Unless otherwise indicated, all OI books are distributed by The University of North Carolina Press.
Adapting to a New World
English Society in the Seventeenth-Century Chesapeake
Paper: 978-0-8078-4614-8 ($33.95)
University of North Carolina Press
A Prize-Winning Book
- Maryland Historical Society Book Prize (1995)
Often compared unfavorably with colonial New England, the early Chesapeake has been portrayed as irreligious, unstable, and violent. In this important new study, James Horn challenges this conventional view and looks across the Atlantic to assess the enduring influence of English attitudes, values, and behavior on the social and cultural evolution of the early Chesapeake. Using detailed local and regional studies to compare everyday life in English provincial society and the emergent societies of the Chesapeake Bay, Horn provides a richly textured picture of the immigrants' Old World backgrounds and their adjustment to life in America. Until the end of the seventeenth century, most settlers in Virginia and Maryland were born and raised in England, a factor of enormous consequence for social development in the two colonies. By stressing the vital social and cultural connections between England and the Chesapeake during this period, Horn places the development of early America in the context of a vibrant Anglophone transatlantic world and suggests a fundamental reinterpretation of New World society.
About the Author
James Horn is director of the John D. Rockefeller Jr. Library in Colonial Williamsburg.
Horn forces us again and again to see major topics in Chesapeake history—the organization of families, political stability and disorder, the nature of work, material culture, religious organization and beliefs—in a new light. . . . The consequence is a major contribution to the social history of Maryland and Virginia that has important implications for our understanding of all of British America.
--Russell R. Menard
An impressive achievement. It conjures up an entirely credible picture of the experience of English men and women, arriving in the Chesapeake with their baggage of assumptions carried over from England—some shed, some preserved virtually intact, some modified and adapted by the new circumstances. . . . It rivets attention and carries conviction.
James Horn’s Adapting to a New World is the most important general study of seventeenth-century Chesapeake society in the twenty years since Edmund Morgan’s American Slavery, American Freedom. Against the background of a sophisticated analysis of English local societies as represented by the counties Gloucester and Kent, he explores in more depth and with more cogency than any previous scholar how settlers adapted English patterns of social organization, work, private and public life, and religion to the social landscapes they created in the New World. . . . The volume is far and away the most sophisticated study yet published on the transfer of English culture to the Chesapeake.
--Jack P. Greene
A perceptive, well-written, and thought-provoking study. Anyone with a serious interest in early American history should consider adding Adapting to a New World to his or her library.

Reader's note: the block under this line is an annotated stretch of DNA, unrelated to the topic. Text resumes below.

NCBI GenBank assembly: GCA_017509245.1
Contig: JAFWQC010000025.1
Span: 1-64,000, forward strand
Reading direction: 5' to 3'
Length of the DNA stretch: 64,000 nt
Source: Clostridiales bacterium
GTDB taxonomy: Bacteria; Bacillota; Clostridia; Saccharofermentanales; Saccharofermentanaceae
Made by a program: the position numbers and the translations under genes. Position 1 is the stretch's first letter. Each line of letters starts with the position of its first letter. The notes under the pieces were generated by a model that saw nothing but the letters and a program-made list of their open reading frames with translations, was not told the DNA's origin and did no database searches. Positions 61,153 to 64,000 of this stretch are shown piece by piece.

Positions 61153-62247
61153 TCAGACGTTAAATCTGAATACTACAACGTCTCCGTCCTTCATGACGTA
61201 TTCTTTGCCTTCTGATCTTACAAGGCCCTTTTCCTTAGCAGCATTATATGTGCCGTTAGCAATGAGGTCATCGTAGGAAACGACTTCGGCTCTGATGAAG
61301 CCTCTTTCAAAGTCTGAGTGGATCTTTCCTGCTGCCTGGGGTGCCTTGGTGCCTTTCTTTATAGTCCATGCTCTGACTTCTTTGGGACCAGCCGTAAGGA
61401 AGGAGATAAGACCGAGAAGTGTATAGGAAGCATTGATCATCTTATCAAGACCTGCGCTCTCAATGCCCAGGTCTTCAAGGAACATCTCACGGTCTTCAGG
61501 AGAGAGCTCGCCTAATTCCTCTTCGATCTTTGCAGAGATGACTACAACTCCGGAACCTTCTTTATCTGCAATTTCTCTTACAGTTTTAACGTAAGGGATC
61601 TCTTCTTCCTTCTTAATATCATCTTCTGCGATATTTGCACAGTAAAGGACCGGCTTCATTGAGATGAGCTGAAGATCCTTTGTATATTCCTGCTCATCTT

--Maryland Historical Magazine
A work of exceptional breadth, extensive research and reading, and skillful analysis.
--William and Mary Quarterly
[Horn] takes us through a careful analysis of what the colonists left behind and what they established anew through a finely drawn comparison of the communities whence they came and the communities they founded once again.
--Economic History Review
In a deeply researched, detailed, and nuanced portrait of the Chesapeake in the seventeenth century, Adapting to a New World both modifies and contextualizes our understandings of the particulars of social life in those colonies and challenges the picture of a disrupted society. The book both adds new information to our knowledge of Chesapeake society, much of it known already by those familiar with Horn's numerous articles, and incorporates much of the vast research uncovered by the current generation of scholars.
--Virginia Magazine of History and Biography
The rich, the poor, the aristocrats, and the indentured servants are all included in this well-written volume that carefully balances the theoretical and empirical evidence to make the seventeenth-century Chesapeake come alive. Compared to most of the narrowly focused but thorough studies of the Chesapeake, Adapting to a New World is a welcome synthesis.
--North Carolina Historical Review
James Horn's superb study firmly places the development of early America in a transatlantic English context and constitutes a major contribution to the already rich body of scholarship on the seventeenth-century Chesapeake.
Adds a significant chapter to the long-standing debate over the degree to which English backgrounds influenced colonial development.
A splendid volume.
--Journal of American History
This is an important book, one of the few that examines the transfer of culture from Europe to America in a comparative way. The research is both wide and deep; the book is well-edited and beautifully produced.
--Virginia Quarterly Review